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Why is sugar a worse sweetener than other options?

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  • Why is sugar a worse sweetener than other options?

    From what I understand, all sweeteners (save maybe Stevia and a few others) you should probably skip. Either they are chemical (bad) or they are the simplest form of carbohydrate and turn right to glucose.

    Buuut.....I'm not sure why maple syrup or honey is a better sweetener if you're going to have to use one kind of thing. Does it have to do with the processing?

    (Also, I know local honey is good against allergies, but that still leaves maple syrup at least).

    Oh, and what about yacon?

  • #2
    They both have low GI (Glycemic Index). Either way, they are sugar. They have the same destructive properties as plain white sugar. Period!

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    • #3
      Table (regular) sugar, honey, maple syrup, agave. All these are about half fructose which it increasingly seems is not a good sugar to eat in large amounts.

      If I have to have something sweetened I use 100% glucose powder. (in the smallest possible dose!)
      activate the rhythm, the rhythm that has always been within

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      • #4
        I think a preference might be given to honey and maple syrup because you can buy/use these products in a raw, unprocessed state. Table sugar is pretty refined. IMO, there's not much difference...I just try to avoid altogether. I eat such small quantities that when I want to use sugar, I don't freak or stress over a little table sugar.

        Will be interested in other perspectives on this...
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        • #5
          I use maple syrup plus stevia. You can typically cut the sweetener by 1/2 or down to 1/4 of what a recipe calls for if you add enough liquid and some stevia.

          I'm really interested in this topic. I too would probably use straight glucose if it wasn't all corn based. (My ds has a corn intolerance and just can't do corn w/out awful reactions so we avoid it in all forms...)

          Interested in reading what others think. Also, any thoughts on more 'natural/unrefined' sugars like rapadura as compared to maple syrup/honey? Hmmm...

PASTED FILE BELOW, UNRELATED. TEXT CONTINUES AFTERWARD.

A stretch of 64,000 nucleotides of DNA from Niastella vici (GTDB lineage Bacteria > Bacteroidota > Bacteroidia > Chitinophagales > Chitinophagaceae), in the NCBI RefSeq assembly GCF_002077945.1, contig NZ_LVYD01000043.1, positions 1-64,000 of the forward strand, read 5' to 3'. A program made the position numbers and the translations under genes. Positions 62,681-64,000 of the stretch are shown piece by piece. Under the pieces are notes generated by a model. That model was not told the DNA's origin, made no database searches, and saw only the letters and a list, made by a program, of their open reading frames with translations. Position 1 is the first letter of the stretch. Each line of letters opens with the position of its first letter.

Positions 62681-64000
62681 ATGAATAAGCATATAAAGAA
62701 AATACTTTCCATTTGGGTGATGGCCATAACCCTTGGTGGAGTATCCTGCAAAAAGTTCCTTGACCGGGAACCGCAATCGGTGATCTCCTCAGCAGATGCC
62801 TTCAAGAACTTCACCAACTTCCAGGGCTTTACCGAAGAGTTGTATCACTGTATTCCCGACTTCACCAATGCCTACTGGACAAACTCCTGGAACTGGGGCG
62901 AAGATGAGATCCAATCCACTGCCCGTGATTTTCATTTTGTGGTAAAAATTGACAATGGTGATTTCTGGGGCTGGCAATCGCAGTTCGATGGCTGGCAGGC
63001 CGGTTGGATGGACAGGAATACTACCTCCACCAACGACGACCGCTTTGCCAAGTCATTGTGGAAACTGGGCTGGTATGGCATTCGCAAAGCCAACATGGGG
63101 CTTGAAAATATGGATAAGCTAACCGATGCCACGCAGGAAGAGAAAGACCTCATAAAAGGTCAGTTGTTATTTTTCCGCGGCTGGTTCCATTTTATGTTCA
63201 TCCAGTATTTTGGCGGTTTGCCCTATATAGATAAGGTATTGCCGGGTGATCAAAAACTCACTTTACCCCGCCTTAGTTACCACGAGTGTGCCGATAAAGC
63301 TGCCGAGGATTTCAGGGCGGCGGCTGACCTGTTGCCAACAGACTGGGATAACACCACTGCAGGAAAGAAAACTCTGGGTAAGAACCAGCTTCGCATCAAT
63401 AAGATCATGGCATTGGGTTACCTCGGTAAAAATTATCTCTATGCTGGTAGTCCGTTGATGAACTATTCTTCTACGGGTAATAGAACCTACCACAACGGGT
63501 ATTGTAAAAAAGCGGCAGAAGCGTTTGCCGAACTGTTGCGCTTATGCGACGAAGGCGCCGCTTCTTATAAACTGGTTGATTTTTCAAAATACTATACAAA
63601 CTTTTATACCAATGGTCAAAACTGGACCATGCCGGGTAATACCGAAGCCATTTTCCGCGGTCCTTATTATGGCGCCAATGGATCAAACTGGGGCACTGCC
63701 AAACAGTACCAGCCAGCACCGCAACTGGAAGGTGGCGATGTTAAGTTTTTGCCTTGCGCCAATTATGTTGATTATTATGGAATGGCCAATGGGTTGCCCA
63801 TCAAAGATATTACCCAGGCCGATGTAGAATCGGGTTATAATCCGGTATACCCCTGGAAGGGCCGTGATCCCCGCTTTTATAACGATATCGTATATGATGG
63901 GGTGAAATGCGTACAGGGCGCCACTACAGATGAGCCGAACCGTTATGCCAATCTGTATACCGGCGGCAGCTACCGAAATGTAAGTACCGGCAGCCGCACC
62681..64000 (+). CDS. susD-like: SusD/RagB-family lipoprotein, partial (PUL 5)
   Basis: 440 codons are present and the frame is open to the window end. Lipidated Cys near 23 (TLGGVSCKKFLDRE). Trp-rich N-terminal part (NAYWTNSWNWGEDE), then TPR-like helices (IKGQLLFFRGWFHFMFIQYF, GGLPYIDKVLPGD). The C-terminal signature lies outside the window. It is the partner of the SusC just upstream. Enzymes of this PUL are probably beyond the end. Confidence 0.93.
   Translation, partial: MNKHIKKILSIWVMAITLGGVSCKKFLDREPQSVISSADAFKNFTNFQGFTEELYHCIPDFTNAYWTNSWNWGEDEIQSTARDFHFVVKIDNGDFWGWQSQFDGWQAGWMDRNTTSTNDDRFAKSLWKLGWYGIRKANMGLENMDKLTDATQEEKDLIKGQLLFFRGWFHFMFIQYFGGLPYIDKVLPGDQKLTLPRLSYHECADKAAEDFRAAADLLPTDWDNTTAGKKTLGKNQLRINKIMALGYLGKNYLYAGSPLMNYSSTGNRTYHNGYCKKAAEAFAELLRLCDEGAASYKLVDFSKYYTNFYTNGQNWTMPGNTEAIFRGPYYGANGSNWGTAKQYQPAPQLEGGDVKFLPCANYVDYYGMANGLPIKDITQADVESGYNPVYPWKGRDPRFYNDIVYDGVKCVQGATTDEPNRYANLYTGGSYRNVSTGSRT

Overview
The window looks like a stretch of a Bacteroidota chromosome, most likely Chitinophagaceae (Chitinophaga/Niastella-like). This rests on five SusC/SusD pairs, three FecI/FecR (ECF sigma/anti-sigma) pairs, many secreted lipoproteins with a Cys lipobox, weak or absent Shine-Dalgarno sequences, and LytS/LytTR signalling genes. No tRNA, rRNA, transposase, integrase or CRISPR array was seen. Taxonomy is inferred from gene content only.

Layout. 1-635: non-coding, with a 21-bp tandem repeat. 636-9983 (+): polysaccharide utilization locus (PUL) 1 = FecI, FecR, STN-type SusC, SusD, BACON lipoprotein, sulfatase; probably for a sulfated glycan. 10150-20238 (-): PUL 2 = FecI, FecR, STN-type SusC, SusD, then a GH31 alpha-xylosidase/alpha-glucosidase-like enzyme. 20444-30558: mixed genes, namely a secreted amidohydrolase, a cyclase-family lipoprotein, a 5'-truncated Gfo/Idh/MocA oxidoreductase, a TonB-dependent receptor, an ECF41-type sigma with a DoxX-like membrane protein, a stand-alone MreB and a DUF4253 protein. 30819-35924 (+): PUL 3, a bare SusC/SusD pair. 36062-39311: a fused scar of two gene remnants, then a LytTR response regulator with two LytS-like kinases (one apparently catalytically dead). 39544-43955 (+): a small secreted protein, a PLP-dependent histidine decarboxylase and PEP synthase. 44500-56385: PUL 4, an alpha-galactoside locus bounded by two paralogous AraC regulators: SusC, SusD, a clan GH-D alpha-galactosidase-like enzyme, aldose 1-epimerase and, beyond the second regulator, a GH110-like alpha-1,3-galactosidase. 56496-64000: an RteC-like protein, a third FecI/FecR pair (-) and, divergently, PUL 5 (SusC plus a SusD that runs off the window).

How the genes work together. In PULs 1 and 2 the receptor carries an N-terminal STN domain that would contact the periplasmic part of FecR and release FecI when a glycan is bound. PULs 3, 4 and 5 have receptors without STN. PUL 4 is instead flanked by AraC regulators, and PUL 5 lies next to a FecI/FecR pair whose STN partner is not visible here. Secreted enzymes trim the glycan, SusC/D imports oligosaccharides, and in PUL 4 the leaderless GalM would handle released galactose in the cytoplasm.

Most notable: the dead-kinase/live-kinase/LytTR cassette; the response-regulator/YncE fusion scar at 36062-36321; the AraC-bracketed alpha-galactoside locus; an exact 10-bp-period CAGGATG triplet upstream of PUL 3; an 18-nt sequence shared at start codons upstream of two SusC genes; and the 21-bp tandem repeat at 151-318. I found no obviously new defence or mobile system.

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          • #6
            Raw honey and maple syrup have other health properties that may make the trade-off worthwhile for some. Raw honey is very healing so even if you can't eat it you can use it on wounds, as a face mask (in the bath) or as part of a scrub.

            If you are insulin sensitive however the effect on your body is the same as sugar, however.

            I read about the "health properties" in these sweeteners, but can't remember exactly what they are--minerals I think? My memory fails me. I will return with more concrete info and links.

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            • #7
              How about molasses? There's some at the bottom of my pantry... wondering if I have any excuse to use it. I used to think of it as a hugely useful source of minerals, but I suppose that all depends on what else you have to compare it with.

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              • #8
                Refined sugar is empty carbs, brown sugar has traces of minerals with it, maple syrup has manganese in noticable amounts.

                Honey is similar to brown sugar in minerals but has some additional features like helping with cough or used as a wound dressing.

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                • #9
                  (Pulling my finger out and getting my own link - here's nutritiondata on molasses:
                  http://nutritiondata.self.com/facts/sweets/5573/2